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Hawaiian and Cebuano

Aloha kākou!

So if you're unfamiliar with me, I am on the forums a lot talking about the language Cebuano/Bisaya (the second most spoken Philippine language) because it's my heritage language. I am not Hawaiian, and Filipinos are not considered Pacific Islanders according to many geographers (which makes no sense imho because we share so much language with people as far as Hawaii!).

For example, in many Philippine languages, the default syntax is also VSO. And the numbers 1-9?

Hawaiian Cebuano/Bisaya
'Ekahi Isa
'Elua Duha
'Ekolu Tulo
'Ehā Upat
'Elima Lima (My favorite Austronesian Number)
'Eono Unom
'Ehiku Pito
'Ewalu Walo
'Eiwa Siyam

And the third person singular pronoun?
ia in Hawaiian
And in Cebuano, there are four ways of saying it, but the BASE of them all is: iya (Siya, Niya, Iya(ha)ng, Kaniya)
There is no gender distinction in either language with these pronouns.

Cebuano/Bisaya has Austronesian Alignment (which is kind of one of the many variations of Split Ergativity). Hawaiian is no longer such, it's more so another form of Ergative-Absolutive Alignment if I remember correctly. Hawaiian, as far as I know, no longer uses case markers and topic markers, then changes its verbs according to such; had it ever. But they're still so similar in grammar!

In Hawaiian, you could say: "Aia au i ka hane." I'm at the house.
In Cebuano, you would say: "Naa koy sa balay."
"Aia" and "Naa" both are used for some sort of placement or existence in a place. "Au" and "ko" (exclude the 'y' for another Cebuano discussion) both mean "I" the first person singular. With "i ka" and "sa" both give this vibe of "in/at/on". And finally, "hane" and "balay" both mean "house."

That's as much as I can remember and write down to mention for the similarities between both languages. I think it's super cool and interesting, and I'm glad that it feels easier for me to learn Hawaiian because of my background in Cebuano/Bisaya.

I hope you enjoyed this post! Mahalo for reading this far if you did. Mālama pono!

November 26, 2018



They are both Austronesian languages, so they would definitely share vocabulary and grammar structures. This comparison is interesting, thanks for sharing. :)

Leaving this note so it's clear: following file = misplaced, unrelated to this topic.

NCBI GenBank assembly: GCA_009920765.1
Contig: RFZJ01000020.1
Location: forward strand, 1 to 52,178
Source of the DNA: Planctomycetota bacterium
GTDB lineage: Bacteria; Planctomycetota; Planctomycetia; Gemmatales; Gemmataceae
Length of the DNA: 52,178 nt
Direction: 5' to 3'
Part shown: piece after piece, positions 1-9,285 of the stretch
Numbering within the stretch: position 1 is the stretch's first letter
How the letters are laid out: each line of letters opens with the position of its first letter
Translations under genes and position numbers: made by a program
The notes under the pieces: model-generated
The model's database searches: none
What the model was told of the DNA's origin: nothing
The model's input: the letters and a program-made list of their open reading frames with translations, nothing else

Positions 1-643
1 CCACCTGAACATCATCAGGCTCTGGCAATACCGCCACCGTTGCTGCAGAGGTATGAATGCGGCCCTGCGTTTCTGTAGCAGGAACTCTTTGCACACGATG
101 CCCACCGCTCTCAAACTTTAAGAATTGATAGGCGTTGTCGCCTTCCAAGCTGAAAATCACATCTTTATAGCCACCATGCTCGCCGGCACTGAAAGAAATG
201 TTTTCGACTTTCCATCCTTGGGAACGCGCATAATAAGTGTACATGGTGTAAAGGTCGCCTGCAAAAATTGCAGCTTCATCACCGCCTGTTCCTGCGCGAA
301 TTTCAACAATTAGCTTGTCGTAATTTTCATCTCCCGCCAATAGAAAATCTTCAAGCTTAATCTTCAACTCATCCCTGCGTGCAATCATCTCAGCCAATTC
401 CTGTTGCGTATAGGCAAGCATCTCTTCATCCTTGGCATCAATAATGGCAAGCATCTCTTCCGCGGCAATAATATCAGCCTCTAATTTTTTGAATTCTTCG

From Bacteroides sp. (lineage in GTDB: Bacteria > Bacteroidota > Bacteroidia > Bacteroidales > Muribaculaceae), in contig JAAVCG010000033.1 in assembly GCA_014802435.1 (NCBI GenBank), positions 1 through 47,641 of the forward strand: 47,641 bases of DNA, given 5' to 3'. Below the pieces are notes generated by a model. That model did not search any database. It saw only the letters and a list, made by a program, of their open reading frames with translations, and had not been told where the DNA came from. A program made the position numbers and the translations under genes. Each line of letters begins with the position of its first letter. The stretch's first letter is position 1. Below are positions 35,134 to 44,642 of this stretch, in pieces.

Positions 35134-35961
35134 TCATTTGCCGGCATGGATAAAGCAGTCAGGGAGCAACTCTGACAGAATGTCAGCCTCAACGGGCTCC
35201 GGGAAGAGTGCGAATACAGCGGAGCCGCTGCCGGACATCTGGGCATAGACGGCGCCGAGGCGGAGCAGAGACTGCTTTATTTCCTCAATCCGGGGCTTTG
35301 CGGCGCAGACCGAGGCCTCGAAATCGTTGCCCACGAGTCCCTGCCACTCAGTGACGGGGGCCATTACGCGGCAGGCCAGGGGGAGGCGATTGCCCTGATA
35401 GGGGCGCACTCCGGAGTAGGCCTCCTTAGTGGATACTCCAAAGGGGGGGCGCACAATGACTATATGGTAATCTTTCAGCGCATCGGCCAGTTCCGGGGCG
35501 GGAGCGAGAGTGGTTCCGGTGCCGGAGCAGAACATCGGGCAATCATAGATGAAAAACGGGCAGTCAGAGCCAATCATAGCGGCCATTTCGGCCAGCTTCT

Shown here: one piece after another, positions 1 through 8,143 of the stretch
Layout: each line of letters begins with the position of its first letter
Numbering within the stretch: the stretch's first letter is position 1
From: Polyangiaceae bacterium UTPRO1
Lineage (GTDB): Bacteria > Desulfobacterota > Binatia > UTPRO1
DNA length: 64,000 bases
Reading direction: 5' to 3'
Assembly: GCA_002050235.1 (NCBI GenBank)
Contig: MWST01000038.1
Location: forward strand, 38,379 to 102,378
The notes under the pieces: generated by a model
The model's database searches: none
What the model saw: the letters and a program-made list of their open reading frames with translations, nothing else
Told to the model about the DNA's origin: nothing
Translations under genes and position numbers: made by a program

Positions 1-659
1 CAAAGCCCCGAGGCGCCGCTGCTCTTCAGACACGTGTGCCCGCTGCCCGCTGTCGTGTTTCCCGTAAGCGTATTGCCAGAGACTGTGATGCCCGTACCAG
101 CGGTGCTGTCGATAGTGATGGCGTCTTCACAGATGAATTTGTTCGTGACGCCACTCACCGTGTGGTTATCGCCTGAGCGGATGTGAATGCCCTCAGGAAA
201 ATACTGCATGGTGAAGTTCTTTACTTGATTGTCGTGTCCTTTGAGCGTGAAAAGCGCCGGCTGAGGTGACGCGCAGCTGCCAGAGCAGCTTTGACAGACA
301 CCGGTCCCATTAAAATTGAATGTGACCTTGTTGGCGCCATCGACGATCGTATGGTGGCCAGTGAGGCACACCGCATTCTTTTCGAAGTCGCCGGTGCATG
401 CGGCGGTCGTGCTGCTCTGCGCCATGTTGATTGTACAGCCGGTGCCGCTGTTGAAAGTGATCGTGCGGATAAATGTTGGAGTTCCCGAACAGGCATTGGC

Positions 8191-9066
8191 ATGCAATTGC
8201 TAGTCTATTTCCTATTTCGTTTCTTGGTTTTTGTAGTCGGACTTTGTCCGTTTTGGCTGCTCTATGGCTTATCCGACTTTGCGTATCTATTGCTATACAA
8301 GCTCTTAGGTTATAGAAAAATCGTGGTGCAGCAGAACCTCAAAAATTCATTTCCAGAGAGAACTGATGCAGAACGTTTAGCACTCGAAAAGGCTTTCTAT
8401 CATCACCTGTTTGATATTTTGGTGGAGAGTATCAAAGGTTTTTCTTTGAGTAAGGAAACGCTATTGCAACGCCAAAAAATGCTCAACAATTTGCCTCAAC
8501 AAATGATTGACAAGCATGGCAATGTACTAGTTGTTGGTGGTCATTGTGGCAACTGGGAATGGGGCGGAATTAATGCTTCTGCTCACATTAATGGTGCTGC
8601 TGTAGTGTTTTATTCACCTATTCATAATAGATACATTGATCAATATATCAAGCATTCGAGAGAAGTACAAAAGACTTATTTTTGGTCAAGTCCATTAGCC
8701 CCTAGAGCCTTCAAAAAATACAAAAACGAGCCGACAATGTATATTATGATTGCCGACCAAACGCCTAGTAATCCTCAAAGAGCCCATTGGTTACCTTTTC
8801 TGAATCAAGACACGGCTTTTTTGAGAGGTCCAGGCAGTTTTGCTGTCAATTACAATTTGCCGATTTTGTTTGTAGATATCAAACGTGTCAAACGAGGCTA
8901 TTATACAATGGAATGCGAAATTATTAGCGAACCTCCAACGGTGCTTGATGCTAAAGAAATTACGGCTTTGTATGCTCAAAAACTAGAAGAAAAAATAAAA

Same Lima/Elima is my favorite number, because in pidgin (butchered hawaiian) it's butt. My anty's would always say they would hit my butt if i didn't listen xD Anyways, I just recently found out that on my grandma's side, she is from cebu. I want to at least pay respects to that by learning beginner level bisaya. Sadly, i can't find anything since Austronesian languages are preferably taught by immersion and word of mouth. Do you have any suggestions for what resources i can use?


Elemu is better than saying okole! Somehow the word for butt cheeks - elemu. Got switched to okole - butthole.


Filipinos are not Pacific Islanders because culturally we are Asian (influenced by Chinese, Indian and Malay) and we have more in common with them than Hawaiians. A lot of other Austronesian languages have lots of words in common with Hawai'ian as well but that doesn't make them Pacific Islanders. Almost any Filipino from the Philippines would tell you they are Asian and have never considered themselves Pacific Islanders.

According to history, the reason we share so much in common in terms of language and culture is because they actually descended from us! Our common ancestors immigrated from Taiwan (Taiwanese Aboriginals) in the beginning and migrated to much of Southeast Asia and Polynesia.


I totally agree. We Filipinos are not Pacific Islanders and definitely not because of language similarities with Hawaiian. Otherwise, the Malagasy and Taiwanese Aboriginals would be considered Pacific Islanders then, which wouldn't make sense. Otherwise, the Philippines wouldn't be with the geopolitical organization called "ASEAN". Filipinos are Southeast Asian.

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